Don’t always rely on your caller ID. It may not tell you where a call is truly coming from
March 9, 2017
The number on your caller ID may appear to be a local number, when the caller is actually located in another country. For example, a call that appears to be coming from Ohio might be traced to an internet address in India.
Scam artists often place calls over the internet or use Voice over Internet Protocol (VoIP) phones. This allows callers to use area codes and phone numbers that are linked to a particular city or state, even when the callers are nowhere near that location.
Scammers are able to change phone numbers quickly and cheaply. Unlike traditional telephones, VoIP doesn’t rely on a wired network to operate, so numbers can be changed without regard for geographic limitations.
Scammers also may use computer and phone applications (apps) to “spoof” phone numbers that appear on caller ID. An incoming call may appear to be coming from a local court, from “911,” or even from your own phone number, when the number is actually spoofed.
To protect yourself:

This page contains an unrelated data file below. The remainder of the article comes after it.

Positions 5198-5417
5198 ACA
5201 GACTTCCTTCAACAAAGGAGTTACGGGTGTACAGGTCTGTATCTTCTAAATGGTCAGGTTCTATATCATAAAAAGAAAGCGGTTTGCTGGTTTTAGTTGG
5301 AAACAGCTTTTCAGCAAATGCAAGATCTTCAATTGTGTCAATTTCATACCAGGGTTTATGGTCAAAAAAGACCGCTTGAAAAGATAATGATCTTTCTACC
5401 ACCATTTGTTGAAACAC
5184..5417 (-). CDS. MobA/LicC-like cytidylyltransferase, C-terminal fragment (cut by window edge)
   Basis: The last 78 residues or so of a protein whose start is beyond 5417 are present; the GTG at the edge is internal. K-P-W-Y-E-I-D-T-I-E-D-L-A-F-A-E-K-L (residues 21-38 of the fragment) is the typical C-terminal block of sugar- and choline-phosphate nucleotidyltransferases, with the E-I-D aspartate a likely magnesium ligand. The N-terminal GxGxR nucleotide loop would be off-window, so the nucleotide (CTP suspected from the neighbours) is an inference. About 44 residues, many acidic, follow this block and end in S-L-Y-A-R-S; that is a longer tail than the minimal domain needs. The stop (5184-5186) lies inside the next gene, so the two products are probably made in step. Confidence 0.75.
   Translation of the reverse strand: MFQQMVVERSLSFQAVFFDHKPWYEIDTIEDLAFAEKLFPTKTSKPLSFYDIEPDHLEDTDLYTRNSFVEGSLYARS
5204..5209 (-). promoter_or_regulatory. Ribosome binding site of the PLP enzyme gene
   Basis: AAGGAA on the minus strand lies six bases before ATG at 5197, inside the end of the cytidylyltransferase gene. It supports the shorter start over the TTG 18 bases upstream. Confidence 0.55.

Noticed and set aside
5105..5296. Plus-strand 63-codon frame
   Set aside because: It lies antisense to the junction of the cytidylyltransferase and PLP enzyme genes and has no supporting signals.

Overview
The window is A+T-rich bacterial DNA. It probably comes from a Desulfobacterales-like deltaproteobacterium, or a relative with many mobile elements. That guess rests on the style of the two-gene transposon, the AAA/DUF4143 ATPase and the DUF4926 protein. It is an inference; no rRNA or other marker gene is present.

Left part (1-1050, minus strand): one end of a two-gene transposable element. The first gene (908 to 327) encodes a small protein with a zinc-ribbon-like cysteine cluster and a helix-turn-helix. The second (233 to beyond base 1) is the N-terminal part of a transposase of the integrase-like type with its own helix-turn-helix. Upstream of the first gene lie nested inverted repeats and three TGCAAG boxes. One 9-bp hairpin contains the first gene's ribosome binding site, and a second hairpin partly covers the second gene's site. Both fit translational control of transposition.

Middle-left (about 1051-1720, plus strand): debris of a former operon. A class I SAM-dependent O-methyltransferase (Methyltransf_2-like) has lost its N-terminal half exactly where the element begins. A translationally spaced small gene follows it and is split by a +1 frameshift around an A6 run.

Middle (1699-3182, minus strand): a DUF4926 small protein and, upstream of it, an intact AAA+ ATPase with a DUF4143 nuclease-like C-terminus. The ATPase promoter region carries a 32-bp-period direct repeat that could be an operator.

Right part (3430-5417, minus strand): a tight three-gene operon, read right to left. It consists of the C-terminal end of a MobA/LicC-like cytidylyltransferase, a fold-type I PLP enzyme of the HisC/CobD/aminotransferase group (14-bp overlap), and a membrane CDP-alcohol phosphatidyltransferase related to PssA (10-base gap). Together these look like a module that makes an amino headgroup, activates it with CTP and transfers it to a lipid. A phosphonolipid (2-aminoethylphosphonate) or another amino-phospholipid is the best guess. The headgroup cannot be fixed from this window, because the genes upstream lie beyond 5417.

- Be skeptical of the phone number that appears on your caller ID. It may not tell you where the caller is located. Phone numbers often have nothing to do with a caller’s physical location.
- When in doubt, hang up or don’t answer a call.
- Don’t respond to suspicious calls, even if the call prompts you to press a button to “opt out,” or the caller leaves you a threatening message saying you must call back right away. Responding to the call may trigger even more calls, because it signals that yours is a legitimate phone number.
- Never provide money or personal information to someone who calls you unexpectedly, even if it appears to be a local call. Provide information only if you’ve initiated the call and you know who is taking your information.